Global object

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In JavaScript, top-level functions and global variables are stored as properties of the global object. For a script on a webpage, the global object is the page's window, and thus functions or variables like

V = "V's value";
function F(){return "F's value"};

can be looked up through window. This gives the equivalences:

(V == window.V) && (V == window['V'])
(F == window.F) && (F == window['F'])

A Greasemonkey user script, however, by default wraps up all code inside an anonymous function wrapper that swallows identifiers, causing them not to end up on the global object. The useful effect of this wrapper is to protect user scripts from global identifiers in the Greasemonkey sandbox that might otherwise collide with yours and make it not work (yielding unhelpful errors such as "invalid value").

Historically it was also a measure to not unwittingly pollute the window object. 0.8.0 removed it and 0.8.1 re-added it by default, unless the script wright disables it manually using @unwrap. In the context of such a user script, the special operator this acts as "the global object is passed as the context object", which behind the scenes is also linked to the window object, which is in turn a XPCNativeWrapper wrapped version of unsafeWindow - the window of the user script's target page.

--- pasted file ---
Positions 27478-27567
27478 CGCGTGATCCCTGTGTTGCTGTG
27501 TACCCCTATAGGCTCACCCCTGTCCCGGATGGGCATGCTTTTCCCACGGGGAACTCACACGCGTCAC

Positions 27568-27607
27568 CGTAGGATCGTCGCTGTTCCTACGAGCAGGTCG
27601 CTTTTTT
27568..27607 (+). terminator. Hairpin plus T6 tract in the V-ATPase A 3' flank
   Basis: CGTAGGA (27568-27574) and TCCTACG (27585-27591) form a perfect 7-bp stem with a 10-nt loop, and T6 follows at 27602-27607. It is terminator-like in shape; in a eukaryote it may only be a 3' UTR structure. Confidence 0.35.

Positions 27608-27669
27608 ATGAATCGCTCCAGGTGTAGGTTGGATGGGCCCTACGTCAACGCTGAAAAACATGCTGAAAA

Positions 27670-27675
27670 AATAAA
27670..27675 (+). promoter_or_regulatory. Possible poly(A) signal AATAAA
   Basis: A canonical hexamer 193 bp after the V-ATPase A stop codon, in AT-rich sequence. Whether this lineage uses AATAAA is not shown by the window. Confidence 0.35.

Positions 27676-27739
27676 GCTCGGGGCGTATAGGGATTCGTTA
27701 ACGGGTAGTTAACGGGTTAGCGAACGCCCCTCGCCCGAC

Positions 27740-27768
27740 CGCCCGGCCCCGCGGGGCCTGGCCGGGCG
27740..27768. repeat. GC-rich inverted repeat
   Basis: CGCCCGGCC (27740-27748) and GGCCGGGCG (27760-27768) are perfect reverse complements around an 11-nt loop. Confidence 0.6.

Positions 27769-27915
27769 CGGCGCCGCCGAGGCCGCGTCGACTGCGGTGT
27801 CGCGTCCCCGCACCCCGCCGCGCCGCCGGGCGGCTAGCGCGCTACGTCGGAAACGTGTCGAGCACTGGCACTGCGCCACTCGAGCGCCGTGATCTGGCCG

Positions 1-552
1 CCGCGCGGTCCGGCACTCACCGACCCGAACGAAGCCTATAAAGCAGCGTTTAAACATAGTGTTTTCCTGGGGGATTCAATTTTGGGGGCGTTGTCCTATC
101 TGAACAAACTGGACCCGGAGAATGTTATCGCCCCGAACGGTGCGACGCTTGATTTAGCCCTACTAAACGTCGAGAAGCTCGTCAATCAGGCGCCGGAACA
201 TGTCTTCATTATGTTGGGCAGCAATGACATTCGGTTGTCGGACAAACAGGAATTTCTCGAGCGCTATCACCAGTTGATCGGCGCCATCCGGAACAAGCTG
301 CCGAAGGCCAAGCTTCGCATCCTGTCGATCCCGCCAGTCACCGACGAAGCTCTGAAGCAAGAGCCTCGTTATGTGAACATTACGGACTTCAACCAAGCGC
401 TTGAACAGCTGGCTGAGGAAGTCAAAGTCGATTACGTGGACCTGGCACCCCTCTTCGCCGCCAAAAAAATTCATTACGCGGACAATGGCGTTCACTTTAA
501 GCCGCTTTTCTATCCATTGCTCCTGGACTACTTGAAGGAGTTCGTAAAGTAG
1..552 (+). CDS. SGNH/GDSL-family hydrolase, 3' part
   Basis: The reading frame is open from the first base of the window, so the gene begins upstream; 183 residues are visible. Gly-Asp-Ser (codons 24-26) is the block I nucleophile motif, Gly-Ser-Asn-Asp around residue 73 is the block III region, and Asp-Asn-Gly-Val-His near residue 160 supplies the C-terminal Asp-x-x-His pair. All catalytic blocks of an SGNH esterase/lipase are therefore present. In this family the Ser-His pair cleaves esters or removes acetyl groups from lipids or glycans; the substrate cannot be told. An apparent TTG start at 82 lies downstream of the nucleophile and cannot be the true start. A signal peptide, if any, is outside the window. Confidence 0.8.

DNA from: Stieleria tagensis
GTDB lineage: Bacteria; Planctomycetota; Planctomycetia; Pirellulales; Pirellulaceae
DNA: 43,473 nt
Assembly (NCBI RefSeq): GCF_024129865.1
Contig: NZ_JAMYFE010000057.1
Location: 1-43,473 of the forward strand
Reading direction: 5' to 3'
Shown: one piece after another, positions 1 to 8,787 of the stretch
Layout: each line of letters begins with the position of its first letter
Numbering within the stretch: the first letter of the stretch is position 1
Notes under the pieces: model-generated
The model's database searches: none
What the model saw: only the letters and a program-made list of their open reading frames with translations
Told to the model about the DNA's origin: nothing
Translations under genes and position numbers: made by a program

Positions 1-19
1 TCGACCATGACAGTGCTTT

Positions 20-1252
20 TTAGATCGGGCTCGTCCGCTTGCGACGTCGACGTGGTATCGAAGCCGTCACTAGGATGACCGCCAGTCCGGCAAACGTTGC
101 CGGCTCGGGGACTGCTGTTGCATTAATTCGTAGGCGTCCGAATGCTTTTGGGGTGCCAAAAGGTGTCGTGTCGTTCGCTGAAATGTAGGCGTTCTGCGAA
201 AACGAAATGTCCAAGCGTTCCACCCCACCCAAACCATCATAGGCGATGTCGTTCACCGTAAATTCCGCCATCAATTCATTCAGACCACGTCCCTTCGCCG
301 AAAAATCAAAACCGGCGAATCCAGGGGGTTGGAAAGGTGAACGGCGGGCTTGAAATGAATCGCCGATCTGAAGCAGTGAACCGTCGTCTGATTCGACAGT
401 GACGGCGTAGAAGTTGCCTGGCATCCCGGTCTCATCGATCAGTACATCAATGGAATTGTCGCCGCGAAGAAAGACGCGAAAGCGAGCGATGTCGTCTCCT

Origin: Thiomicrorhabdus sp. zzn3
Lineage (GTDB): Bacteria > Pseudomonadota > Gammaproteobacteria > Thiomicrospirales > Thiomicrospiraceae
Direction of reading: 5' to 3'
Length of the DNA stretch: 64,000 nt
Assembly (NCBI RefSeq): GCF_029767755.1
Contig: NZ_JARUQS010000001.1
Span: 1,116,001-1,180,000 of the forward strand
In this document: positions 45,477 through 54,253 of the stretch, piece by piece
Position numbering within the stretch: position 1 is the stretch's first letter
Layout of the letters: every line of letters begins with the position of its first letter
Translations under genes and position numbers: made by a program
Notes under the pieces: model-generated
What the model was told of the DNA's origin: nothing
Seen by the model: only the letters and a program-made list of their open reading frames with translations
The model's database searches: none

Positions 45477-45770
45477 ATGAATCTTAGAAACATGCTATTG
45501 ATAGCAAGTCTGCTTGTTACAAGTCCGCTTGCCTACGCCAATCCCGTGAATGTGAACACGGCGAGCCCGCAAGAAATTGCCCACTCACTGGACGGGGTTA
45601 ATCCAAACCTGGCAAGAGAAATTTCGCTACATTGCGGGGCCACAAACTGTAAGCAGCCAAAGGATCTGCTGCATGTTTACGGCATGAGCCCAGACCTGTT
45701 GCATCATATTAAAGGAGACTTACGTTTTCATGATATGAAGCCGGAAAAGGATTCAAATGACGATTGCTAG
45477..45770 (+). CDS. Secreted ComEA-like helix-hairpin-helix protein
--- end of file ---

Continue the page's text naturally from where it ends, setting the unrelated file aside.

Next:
One consequence of being unable to access a user script's global object is that debuggers and inspectors are unable to see anything in a user script. In order to inspect a data structure in the script's scope it can be temporarily added to unsafeWindow. E.g.:

unsafeWindow.myScriptMyStruct = myStruct;

With the @unwrap header in place, you can export the whole global object in this fashion, which lets you inspect the whole running context of the script using such tools:

// ==UserScript==
// ...
// @unwrap
// ==/UserScript==

unsafeWindow.myScript = this;

After debugging this sort of binding should be removed to avoid security and scope related problems.